Safety and clinical activity of the Notch inhibitor, crenigacestat (LY3039478), in an open-label phase I trial expansion cohort of advanced or metastatic adenoid cystic carcinoma.

Authors:
C Even
C Even
Centre Hospitalier Sainte-Anne
France
F Ricci
F Ricci
University of Ferrara
Italy

Invest New Drugs 2019 Apr 6. Epub 2019 Apr 6.

Drug Development Department (DITEP), Institut Gustave Roussy Cancer Campus, 114 rue Edouard Vaillant, 94800, Villejuif Cedex, France.

Background Deregulated Notch signaling is implicated in multiple cancers. The phase I trial (I6F-MC-JJCA) investigated the safety and anti-tumor activity of crenigacestat (LY3039478), a selective oral Notch inhibitor, in an expansion cohort of patients with adenoid cystic carcinoma (ACC) who received the dose-escalation-recommended phase 2 dose (RP2D), established previously (Massard C, et al., Annals Oncol 2018, 29:1911-17). Methods Patients with advanced or metastatic cancer, measurable disease, ECOG-PS ≤1, and baseline tumor tissue were enrolled. Primary objectives were to identify a safe RP2D, confirm this dose in expansion cohorts, and document anti-tumor activity. Secondary objectives included safety and progression-free survival (PFS). The ACC expansion cohort received the RP2D regimen of 50 mg crenigacestat thrice per week in a 28-day cycle until disease progression or other discontinuation criteria were met. Results Twenty-two patients with ACC were enrolled in the expansion cohort (median age of 60 years). Median treatment duration was 3 cycles with 6 patients remaining on treatment. There were no objective responses; 1 (5%) patient had an unconfirmed partial response. Disease control rate was 73% and 4 patients had stable disease ≥6 months. Median PFS was 5.3 months (95%CI: 2.4-NE)) for the 22 patients; and 7.7 months (95%CI: 4.0-NR) and 2.4 months (95%CI: 1.1-NE) in the subgroup of patients in second-line (n = 7) or ≥ third-line (n = 9), respectively. Frequent treatment-related-adverse events (all grades) included diarrhea, fatigue, vomiting, decreased appetite, dry mouth, and dry skin. There were no new safety signals. Conclusion The crenigacestat RP2D regimen induced manageable toxicity and limited clinical activity, without confirmed responses, in heavily pretreated patients with ACC.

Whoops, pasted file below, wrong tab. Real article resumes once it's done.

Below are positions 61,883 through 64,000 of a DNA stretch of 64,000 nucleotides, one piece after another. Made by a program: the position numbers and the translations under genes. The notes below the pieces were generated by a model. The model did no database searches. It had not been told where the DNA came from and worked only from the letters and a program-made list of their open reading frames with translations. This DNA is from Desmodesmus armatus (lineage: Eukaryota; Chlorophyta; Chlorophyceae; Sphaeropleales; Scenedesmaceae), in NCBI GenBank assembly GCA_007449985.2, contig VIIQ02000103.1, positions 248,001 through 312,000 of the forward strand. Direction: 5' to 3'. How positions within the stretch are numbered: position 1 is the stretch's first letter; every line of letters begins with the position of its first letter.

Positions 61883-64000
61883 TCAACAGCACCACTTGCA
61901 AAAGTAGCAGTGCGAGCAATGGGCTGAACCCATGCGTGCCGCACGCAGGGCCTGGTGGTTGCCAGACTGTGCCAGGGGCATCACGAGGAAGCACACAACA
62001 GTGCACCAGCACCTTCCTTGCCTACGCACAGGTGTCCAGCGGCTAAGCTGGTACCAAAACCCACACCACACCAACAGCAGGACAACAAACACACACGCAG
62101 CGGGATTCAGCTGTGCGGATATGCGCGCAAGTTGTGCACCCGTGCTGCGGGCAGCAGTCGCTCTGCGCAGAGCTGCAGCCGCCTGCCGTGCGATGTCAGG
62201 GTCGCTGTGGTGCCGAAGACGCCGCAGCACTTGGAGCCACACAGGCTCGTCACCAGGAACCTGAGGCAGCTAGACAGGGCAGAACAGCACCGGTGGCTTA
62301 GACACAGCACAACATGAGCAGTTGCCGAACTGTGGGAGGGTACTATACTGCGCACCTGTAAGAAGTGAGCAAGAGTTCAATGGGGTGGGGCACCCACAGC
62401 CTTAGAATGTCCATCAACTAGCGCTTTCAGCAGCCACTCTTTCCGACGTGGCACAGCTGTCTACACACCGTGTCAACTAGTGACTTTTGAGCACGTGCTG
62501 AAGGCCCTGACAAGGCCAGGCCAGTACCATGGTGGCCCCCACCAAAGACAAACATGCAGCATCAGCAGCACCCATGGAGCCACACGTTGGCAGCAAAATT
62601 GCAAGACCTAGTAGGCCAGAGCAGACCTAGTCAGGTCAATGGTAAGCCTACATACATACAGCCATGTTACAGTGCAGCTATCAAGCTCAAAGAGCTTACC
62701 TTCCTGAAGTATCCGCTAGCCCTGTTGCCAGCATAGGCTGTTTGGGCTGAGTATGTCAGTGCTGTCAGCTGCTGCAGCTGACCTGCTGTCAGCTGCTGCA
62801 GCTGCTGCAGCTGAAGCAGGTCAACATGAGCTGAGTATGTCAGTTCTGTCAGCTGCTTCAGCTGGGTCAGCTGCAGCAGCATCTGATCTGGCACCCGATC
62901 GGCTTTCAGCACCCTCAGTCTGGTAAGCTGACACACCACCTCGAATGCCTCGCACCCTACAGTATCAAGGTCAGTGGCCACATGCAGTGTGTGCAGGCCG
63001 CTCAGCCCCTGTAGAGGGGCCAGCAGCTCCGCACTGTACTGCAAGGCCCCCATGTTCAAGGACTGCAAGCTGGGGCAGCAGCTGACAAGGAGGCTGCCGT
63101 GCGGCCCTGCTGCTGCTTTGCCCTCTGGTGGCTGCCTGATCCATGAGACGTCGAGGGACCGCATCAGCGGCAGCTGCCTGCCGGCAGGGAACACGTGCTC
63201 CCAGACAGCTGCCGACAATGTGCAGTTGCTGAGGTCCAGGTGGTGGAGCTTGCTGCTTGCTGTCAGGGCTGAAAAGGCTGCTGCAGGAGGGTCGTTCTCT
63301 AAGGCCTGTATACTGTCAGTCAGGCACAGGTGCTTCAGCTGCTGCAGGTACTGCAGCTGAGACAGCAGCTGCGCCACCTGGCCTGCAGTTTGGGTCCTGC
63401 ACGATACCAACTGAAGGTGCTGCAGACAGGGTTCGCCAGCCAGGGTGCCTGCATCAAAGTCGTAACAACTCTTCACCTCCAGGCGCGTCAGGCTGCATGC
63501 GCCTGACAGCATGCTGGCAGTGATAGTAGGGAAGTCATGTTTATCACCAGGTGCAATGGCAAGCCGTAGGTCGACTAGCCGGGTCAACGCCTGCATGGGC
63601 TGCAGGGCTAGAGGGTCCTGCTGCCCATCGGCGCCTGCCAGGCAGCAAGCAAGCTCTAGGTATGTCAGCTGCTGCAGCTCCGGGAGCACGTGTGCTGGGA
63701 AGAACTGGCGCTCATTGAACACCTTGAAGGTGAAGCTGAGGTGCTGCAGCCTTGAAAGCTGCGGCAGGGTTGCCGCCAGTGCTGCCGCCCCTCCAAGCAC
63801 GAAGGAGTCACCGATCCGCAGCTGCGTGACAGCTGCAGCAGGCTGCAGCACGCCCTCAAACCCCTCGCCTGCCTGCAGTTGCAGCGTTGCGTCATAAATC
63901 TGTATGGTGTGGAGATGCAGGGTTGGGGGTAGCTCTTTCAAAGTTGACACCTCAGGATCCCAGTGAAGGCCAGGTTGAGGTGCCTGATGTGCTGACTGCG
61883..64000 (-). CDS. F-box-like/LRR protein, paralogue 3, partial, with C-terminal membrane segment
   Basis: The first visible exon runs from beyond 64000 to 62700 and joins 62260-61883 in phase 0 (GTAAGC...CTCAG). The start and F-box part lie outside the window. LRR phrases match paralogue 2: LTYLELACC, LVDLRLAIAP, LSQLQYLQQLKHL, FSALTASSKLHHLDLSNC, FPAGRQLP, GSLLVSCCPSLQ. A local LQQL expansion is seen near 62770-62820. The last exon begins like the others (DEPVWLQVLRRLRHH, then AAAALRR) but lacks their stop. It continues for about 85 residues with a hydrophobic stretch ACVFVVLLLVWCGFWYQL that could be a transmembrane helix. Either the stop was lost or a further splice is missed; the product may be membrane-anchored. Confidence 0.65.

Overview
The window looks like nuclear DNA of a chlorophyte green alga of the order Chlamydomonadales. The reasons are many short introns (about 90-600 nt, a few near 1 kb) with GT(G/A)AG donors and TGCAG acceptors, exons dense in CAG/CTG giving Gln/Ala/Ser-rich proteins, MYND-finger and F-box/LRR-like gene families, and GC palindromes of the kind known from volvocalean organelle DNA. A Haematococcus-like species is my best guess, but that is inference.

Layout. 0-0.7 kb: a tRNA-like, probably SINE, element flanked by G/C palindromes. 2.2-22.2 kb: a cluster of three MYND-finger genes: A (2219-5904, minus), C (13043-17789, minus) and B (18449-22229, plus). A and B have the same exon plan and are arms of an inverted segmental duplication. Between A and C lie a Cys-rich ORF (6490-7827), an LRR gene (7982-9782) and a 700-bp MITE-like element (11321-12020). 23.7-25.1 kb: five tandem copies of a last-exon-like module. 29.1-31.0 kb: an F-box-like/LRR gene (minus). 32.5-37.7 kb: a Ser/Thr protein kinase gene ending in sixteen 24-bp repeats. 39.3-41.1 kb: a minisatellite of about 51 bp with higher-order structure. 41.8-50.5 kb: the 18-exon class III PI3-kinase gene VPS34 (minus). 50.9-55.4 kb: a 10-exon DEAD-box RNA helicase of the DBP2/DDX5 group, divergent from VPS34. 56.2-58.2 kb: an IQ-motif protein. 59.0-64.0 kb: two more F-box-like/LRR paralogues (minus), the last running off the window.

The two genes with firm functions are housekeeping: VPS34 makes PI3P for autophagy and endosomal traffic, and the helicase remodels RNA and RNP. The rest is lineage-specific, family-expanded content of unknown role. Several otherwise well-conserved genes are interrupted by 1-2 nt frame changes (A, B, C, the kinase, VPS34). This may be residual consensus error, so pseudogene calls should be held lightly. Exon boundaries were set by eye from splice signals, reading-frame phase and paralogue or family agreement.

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http://link.springer.com/10.1007/s10637-019-00739-x
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http://dx.doi.org/10.1007/s10637-019-00739-xDOI Listing
April 2019
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